The Counselor

By James Sabata

The Counselor stars Michael Fassbender as a lawyer who has gotten involved in a lucrative drug deal

with the Mexican Cartel, unaware of how much he has really gambled on this venture. With Cormac

McCarthy penning the script and Ridley Scott directing, I felt positive this would be a movie I really

enjoyed. I even left the theater completely in love with this film. I liked the insanity of the plot. The

chaotic nature of everything was fun in the moment. However, after a couple days of thinking about it,

my view has greatly changed.

The plot itself is a convoluted mess. It comes in partway through the story, ends partway through the

story, and never explains the parts it doesn’t show. While it is a fun ride while it’s happening, the simple

fact is that the parts never equal a cohesive whole. The characters are largely one dimensional, which

is okay, as they quickly come in and out of the Counselor’s life, but the fact that the Counselor himself

is also a one dimensional character is unforgivable. All of the characters speak in elaborate Cormac

McCarthy talk, saying ridiculous things like, “Truth has no temperature.” One character speaking this

way is a character attribute. Every character doing it makes it feel very bloated and ridiculous. In one

scene in particular, it is obvious the actors involved had trouble with the pretentious lines of dialogue.

This movie would be better served without them.

Brad Pitt and Javier Bardem turned in performances that made me love them all over again. Pitt’s

character is a philosophical middle man, who knows that one day his luck will run out. I found myself

cheering more for him throughout the movie than I ever did for the main character. Bardem turned in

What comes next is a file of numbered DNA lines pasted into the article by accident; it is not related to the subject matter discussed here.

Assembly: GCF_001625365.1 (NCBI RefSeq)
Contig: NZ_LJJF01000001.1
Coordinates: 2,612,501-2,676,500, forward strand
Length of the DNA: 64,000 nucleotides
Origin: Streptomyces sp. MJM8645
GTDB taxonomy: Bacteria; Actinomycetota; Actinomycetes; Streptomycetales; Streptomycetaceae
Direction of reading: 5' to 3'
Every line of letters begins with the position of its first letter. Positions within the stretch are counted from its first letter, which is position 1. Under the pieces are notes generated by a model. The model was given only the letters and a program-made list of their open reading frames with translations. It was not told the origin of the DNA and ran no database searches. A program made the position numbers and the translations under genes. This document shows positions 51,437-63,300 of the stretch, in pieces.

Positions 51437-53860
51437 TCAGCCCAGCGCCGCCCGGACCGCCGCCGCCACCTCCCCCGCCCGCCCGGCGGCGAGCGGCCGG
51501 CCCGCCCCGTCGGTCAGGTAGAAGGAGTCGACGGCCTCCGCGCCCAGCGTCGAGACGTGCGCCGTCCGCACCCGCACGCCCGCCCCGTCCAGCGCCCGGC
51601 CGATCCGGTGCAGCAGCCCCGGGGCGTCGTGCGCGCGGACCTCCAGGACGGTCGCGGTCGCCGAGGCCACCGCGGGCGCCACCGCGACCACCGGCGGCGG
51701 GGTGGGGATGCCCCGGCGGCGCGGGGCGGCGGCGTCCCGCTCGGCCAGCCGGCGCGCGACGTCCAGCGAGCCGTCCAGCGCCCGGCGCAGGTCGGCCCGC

my favorite performance he’s ever given, including his heavily nominated turn as Anton Chigurh in No

Country For Old Men. He is the one character truly believable reciting Cormac’s dialogue.

My biggest complaint with the movie is the fact that the main character doesn’t have a name or a

backstory. He is simply “The Counselor.” When he walks into a room, everyone calls him “Counselor,”

even people he has known for years. It is extremely hard to care that terrible, terrible things are

happening to someone, when there is no sympathy built for the main character. No one cares what

happens to him, because the audience cannot identify with him.

Even with little to no character development, a hard to follow plot, and one of the most unbelievable

sex scenes I’ve ever seen on the big screen, this movie is still really fun to watch play out. The deaths

people suffer are interesting, even if sometimes too foreshadowed. After the first five minutes, the

pacing is fabulous. The jokes are actually funny and do not feel out of place in this dark movie. I just

can’t help but think this would have worked a lot better as a novel than as a movie. I’ve always been a

big fan of Cormac McCarthy’s novels, but his first attempt at a screenplay leaves much to be desired.

2 out 5